1967...synopsis says:
Virginia's statutory scheme to prevent marriages between persons solely on the basis of racial classifications held to violate the Equal Protection and Due Process Clauses of the Fourteenth Amendment.
There ya go.
On preview: what mragreeable said.
posted by spacewrench at 10:23 PM on August 11, 2004

Response by poster: Thank you both. Now I just wonder, if using the same logic and the supremacy clause, the Supreme Court could overturn portions of State Constitutions banning gay marriages. (Politically, the court would probably have to be more liberal than it is today, but from a legal stand point it is an interesting idea.)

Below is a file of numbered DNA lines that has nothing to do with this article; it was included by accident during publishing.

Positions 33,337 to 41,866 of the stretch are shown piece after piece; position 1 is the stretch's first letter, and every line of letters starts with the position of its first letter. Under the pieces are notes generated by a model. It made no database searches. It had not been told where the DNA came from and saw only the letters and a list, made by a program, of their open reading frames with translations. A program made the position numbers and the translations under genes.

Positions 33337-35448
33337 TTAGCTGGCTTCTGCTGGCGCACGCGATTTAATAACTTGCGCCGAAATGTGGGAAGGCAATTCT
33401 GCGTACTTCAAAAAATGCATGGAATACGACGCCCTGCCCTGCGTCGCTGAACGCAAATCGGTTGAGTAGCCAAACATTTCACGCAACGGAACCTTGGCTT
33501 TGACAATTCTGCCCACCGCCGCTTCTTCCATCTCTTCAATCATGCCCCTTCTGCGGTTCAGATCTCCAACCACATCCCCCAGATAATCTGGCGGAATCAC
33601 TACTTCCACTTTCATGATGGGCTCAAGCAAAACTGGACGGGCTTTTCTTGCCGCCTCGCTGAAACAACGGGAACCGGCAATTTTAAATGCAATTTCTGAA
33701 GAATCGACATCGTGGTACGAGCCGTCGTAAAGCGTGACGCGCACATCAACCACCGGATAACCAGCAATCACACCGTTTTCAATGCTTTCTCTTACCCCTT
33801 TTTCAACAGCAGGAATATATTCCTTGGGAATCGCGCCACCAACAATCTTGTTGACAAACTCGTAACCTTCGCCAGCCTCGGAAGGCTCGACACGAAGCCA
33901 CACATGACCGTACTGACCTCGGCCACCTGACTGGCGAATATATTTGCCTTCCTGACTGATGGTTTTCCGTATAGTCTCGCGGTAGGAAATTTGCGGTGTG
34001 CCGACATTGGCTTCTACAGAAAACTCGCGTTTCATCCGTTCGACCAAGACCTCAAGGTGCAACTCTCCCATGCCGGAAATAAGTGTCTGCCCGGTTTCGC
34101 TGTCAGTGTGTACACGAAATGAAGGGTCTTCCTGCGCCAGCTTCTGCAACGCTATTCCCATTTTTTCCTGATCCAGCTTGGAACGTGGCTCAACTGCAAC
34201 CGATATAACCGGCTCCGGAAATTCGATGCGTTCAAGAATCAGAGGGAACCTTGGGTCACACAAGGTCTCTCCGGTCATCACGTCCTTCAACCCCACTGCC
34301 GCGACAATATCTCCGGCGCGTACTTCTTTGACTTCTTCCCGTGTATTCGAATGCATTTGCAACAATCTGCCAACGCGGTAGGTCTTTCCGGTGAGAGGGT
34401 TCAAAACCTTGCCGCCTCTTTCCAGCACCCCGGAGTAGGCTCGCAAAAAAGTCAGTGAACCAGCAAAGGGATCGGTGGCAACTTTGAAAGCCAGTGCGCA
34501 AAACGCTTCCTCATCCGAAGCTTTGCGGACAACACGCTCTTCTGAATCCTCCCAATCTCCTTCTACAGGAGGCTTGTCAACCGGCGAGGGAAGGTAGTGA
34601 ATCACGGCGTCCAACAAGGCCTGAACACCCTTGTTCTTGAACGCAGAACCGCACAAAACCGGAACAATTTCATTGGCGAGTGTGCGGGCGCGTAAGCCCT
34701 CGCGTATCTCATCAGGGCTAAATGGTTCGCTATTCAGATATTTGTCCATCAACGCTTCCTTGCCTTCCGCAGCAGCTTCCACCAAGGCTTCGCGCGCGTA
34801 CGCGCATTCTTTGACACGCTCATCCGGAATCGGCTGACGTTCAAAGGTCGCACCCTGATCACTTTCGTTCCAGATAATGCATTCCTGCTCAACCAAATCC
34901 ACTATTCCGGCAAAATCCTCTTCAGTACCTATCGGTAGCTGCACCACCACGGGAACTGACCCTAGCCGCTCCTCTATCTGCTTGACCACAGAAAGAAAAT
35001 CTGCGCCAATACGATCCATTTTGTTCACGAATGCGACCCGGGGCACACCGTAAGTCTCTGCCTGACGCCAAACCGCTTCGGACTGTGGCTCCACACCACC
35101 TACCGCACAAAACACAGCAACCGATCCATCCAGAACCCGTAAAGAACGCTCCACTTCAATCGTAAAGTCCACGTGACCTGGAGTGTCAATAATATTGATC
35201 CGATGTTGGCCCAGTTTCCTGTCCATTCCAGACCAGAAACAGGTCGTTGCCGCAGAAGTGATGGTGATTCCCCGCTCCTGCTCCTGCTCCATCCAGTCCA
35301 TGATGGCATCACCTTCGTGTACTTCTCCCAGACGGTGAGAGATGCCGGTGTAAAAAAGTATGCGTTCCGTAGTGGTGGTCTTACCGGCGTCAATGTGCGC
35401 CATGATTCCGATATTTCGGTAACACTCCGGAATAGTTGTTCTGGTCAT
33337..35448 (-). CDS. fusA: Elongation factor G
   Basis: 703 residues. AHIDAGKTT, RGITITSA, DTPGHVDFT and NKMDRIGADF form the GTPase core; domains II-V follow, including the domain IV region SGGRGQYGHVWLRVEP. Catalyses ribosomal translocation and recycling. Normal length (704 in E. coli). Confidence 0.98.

posted by Apoch at 10:37 PM on August 11, 2004

Apoch, addressing your first question, what you're seeking will be found to some extent in the US Code Annotated, which is a product of Westlaw (there are other less comprehensive sources). These aren't oriented to being a thorough account of the activities of a specific court, of course, so keep that in mind. What they do cover is relevant case law at all levels that has modified key provisions of the law or its implementation. Check local libraries, especially if you have access to a university library.
posted by dhartung at 12:43 AM on August 12, 2004